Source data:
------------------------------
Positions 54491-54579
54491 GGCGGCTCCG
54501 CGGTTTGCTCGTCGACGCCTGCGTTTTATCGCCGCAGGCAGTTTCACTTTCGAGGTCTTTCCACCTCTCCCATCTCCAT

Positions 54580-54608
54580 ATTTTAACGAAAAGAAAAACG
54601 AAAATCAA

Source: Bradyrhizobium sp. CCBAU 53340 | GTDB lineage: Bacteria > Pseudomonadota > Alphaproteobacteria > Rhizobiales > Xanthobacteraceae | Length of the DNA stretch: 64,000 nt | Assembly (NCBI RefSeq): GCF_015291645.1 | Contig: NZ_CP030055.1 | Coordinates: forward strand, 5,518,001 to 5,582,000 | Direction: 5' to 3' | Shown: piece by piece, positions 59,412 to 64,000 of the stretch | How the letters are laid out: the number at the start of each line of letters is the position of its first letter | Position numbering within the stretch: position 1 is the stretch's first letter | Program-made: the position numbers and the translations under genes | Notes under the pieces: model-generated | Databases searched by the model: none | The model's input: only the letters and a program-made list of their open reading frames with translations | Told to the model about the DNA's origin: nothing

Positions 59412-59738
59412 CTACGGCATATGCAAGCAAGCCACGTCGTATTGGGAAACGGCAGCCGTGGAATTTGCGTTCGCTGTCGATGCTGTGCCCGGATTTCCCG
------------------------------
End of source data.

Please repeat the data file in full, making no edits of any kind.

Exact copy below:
Positions 54491-54579
54491 GGCGGCTCCG
54501 CGGTTTGCTCGTCGACGCCTGCGTTTTATCGCCGCAGGCAGTTTCACTTTCGAGGTCTTTCCACCTCTCCCATCTCCAT

Positions 54580-54608
54580 ATTTTAACGAAAAGAAAAACG
54601 AAAATCAA

Source: Bradyrhizobium sp. CCBAU 53340 | GTDB lineage: Bacteria > Pseudomonadota > Alphaproteobacteria > Rhizobiales > Xanthobacteraceae | Length of the DNA stretch: 64,000 nt | Assembly (NCBI RefSeq): GCF_015291645.1 | Contig: NZ_CP030055.1 | Coordinates: forward strand, 5,518,001 to 5,582,000 | Direction: 5' to 3' | Shown: piece by piece, positions 59,412 to 64,000 of the stretch | How the letters are laid out: the number at the start of each line of letters is the position of its first letter | Position numbering within the stretch: position 1 is the stretch's first letter | Program-made: the position numbers and the translations under genes | Notes under the pieces: model-generated | Databases searched by the model: none | The model's input: only the letters and a program-made list of their open reading frames with translations | Told to the model about the DNA's origin: nothing

Positions 59412-59738
59412 CTACGGCATATGCAAGCAAGCCACGTCGTATTGGGAAACGGCAGCCGTGGAATTTGCGTTCGCTGTCGATGCTGTGCCCGGATTTCCCG